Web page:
Show simple item record

dc.contributor Good, Robert A. en
dc.contributor Samuel, William en
dc.contributor.advisor Klingelhofer, E. L. (Ed L.) en
dc.contributor.author Ngissah, Peter en
dc.date.accessioned 2012-02-28T16:38:25Z en
dc.date.available 2012-02-28T16:38:25Z en
dc.date.issued 2012-02-28 en
dc.date.submitted 1975 en
dc.identifier.uri http://hdl.handle.net/10211.9/1557 en
dc.description Thesis (M.A., Psychology)--California State University, Sacramento, 1975 en
dc.description.abstract A study of attitudes toward mental illness and the mentally ill compared 280 Ghanaian and 564 California high school and undergraduate college students. The Ghanaians were found: a) to be more rejecting of the mentally ill and the ex-mental patient; b) to have more beliefs in demonic forces as causative agents of mental illness; c) to have less enlightened and favorable attitudes and opinions about the care of the mentally ill; d) to be more likely to recognize psychotic symptomatologies as constituting mental il1ness; e) to be significantly influenced by their family system in their attitudes and opinions about mental illness and the mentally ill; and f) to be significantly more "external" in their personality structure than their American counterparts. en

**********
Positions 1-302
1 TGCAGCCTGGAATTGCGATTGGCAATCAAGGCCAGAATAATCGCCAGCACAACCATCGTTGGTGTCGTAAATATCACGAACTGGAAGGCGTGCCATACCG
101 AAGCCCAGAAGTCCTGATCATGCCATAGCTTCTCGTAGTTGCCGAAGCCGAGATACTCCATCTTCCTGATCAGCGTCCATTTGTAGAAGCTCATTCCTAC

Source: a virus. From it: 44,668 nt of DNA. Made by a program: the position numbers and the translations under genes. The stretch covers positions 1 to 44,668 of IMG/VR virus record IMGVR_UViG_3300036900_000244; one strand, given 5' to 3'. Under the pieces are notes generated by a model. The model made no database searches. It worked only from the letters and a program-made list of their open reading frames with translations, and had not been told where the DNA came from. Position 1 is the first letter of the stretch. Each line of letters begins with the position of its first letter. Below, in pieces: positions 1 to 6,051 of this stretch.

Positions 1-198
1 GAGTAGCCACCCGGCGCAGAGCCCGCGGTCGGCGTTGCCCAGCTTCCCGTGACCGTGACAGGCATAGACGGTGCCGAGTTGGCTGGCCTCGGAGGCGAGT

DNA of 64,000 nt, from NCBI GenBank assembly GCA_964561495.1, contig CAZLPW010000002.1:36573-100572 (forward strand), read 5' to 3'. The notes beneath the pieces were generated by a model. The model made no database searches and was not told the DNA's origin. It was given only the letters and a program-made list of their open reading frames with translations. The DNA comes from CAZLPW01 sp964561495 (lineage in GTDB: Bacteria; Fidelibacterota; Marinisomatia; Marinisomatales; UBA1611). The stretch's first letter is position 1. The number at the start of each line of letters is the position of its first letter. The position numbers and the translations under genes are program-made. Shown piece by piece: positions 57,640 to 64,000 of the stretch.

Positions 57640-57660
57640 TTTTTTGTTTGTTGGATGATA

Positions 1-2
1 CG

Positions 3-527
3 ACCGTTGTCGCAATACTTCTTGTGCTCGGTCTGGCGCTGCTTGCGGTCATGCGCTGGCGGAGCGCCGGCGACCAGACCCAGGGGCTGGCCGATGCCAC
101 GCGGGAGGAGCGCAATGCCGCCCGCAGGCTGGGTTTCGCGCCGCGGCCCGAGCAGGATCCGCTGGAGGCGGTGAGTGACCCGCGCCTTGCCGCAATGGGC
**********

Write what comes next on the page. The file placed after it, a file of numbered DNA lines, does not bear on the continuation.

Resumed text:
dc.description.sponsorship Psychology en
dc.language.iso en_US en
dc.subject Mentally ill en
dc.subject Mental illness en
dc.title A comparative study of attitudes toward mental illness en
dc.title.alternative Comparative study of attitudes toward mental illness en
dc.type Thesis en

Files in this item


This item appears in the following Collection(s)

Show simple item record

Search DSpace

My Account

RSS Feeds